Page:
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Why Did We Think We Dreamed in Black and White?

Schwitzgebel, Eric (2001) Why Did We Think We Dreamed in Black and White? [Preprint]


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In the 1950's, dream researchers commonly thought that dreams were predominantly a black-and-white phenomenon, although both earlier and later treatments of dreaming presume or assert that dreams have color. The first half of the twentieth century saw the rise of black-and-white film media, and it is likely that the emergence of the view that dreams are black-and-white was connected with this change in media technology. If our opinions about basic features of our dreams can change with changes in technology, it seems to follow that our knowledge of the phenomenology of our own dreams is much less secure than we might at first have thought it to be.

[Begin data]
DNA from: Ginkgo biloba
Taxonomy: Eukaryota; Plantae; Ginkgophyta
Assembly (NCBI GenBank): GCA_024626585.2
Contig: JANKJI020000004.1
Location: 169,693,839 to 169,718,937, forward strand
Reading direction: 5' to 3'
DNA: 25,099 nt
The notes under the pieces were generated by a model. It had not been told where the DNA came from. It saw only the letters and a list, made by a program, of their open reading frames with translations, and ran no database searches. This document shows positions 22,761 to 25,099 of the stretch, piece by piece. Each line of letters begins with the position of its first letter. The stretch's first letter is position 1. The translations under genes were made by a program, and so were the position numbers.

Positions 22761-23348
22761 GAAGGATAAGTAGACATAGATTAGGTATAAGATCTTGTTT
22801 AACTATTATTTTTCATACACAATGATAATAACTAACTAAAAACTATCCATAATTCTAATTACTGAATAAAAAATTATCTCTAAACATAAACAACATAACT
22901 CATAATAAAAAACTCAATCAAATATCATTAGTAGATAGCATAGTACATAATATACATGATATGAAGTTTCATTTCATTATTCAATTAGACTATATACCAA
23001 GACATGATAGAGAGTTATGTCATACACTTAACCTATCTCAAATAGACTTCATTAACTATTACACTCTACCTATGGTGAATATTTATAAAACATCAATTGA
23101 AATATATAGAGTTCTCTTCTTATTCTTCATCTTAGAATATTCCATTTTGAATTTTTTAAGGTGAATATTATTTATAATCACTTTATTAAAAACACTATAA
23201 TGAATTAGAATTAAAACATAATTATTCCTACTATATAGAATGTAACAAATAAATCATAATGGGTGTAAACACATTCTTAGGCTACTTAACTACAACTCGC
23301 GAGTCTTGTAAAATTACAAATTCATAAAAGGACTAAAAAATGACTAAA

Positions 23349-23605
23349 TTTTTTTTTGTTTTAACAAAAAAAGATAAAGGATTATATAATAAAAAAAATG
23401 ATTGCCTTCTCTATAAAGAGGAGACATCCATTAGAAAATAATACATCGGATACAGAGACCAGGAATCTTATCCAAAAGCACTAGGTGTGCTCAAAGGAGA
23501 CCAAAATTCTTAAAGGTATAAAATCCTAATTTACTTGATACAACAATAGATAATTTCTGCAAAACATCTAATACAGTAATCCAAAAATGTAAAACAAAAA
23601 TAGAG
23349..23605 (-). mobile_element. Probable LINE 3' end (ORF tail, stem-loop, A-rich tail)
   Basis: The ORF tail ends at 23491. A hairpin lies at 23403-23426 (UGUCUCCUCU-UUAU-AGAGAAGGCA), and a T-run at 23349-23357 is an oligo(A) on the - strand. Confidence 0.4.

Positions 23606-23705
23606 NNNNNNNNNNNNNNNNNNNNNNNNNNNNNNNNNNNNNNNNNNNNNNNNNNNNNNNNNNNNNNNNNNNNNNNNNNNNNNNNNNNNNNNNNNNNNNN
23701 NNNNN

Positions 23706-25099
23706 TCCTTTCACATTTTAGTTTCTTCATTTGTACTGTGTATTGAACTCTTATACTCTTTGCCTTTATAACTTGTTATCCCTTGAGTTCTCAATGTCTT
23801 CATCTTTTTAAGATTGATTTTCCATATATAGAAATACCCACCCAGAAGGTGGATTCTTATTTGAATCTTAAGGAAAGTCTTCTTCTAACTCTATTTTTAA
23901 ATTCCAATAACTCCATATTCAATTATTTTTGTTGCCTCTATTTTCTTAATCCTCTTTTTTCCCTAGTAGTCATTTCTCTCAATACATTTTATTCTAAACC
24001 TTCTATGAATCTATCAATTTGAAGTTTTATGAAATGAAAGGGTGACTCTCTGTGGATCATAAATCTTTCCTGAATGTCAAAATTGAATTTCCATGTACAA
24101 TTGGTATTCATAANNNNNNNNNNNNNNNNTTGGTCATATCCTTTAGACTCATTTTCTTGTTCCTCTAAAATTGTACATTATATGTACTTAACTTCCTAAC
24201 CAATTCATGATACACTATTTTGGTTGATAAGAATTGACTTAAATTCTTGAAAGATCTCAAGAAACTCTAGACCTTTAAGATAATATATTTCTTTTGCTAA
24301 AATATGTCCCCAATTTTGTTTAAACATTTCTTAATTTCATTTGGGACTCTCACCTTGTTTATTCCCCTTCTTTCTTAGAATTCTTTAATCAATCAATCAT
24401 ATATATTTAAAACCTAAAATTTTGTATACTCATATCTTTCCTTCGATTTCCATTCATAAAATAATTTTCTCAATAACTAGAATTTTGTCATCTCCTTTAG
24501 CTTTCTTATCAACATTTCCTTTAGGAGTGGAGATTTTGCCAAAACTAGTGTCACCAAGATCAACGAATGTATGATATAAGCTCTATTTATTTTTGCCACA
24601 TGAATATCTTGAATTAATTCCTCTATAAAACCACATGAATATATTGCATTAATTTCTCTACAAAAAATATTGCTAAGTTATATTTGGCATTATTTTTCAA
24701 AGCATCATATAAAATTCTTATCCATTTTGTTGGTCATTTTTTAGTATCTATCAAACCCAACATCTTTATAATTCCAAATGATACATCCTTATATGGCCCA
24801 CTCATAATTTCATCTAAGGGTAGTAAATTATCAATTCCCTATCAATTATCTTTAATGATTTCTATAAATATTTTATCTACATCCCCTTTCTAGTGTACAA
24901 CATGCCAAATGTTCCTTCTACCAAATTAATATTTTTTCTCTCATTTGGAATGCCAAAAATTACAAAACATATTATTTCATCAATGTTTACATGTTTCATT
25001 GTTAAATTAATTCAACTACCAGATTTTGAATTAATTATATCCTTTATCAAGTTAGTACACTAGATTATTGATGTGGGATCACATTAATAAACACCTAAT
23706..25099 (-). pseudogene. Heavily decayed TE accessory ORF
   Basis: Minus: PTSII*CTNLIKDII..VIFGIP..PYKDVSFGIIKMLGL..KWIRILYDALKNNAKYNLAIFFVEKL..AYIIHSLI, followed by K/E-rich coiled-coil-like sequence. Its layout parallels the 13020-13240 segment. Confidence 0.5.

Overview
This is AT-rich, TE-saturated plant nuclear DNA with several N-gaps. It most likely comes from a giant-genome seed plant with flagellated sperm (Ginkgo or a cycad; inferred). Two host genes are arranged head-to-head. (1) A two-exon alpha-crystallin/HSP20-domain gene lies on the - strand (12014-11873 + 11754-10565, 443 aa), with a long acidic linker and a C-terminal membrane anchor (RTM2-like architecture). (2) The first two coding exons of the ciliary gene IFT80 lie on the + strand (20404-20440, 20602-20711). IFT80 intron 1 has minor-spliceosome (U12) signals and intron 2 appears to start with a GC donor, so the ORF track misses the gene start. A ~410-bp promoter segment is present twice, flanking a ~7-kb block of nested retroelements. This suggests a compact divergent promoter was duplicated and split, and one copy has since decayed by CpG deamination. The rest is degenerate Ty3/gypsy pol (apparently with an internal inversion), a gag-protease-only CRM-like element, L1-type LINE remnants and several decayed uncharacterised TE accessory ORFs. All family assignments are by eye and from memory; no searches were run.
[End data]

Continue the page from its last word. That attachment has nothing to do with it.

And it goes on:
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Item Type: Preprint
Schwitzgebel, Eric
Keywords: dream, dreams, dreaming, black and white, black-and-white, phenomenology, self-knowledge, introspection, fiction, history of psychology, media, film, color, experience
Subjects: General Issues > History of Science Case Studies
Specific Sciences > Psychology/Psychiatry
Depositing User: Eric Schwitzgebel
Date Deposited: 09 May 2001
Last Modified: 07 Oct 2010 15:10
Item ID: 267

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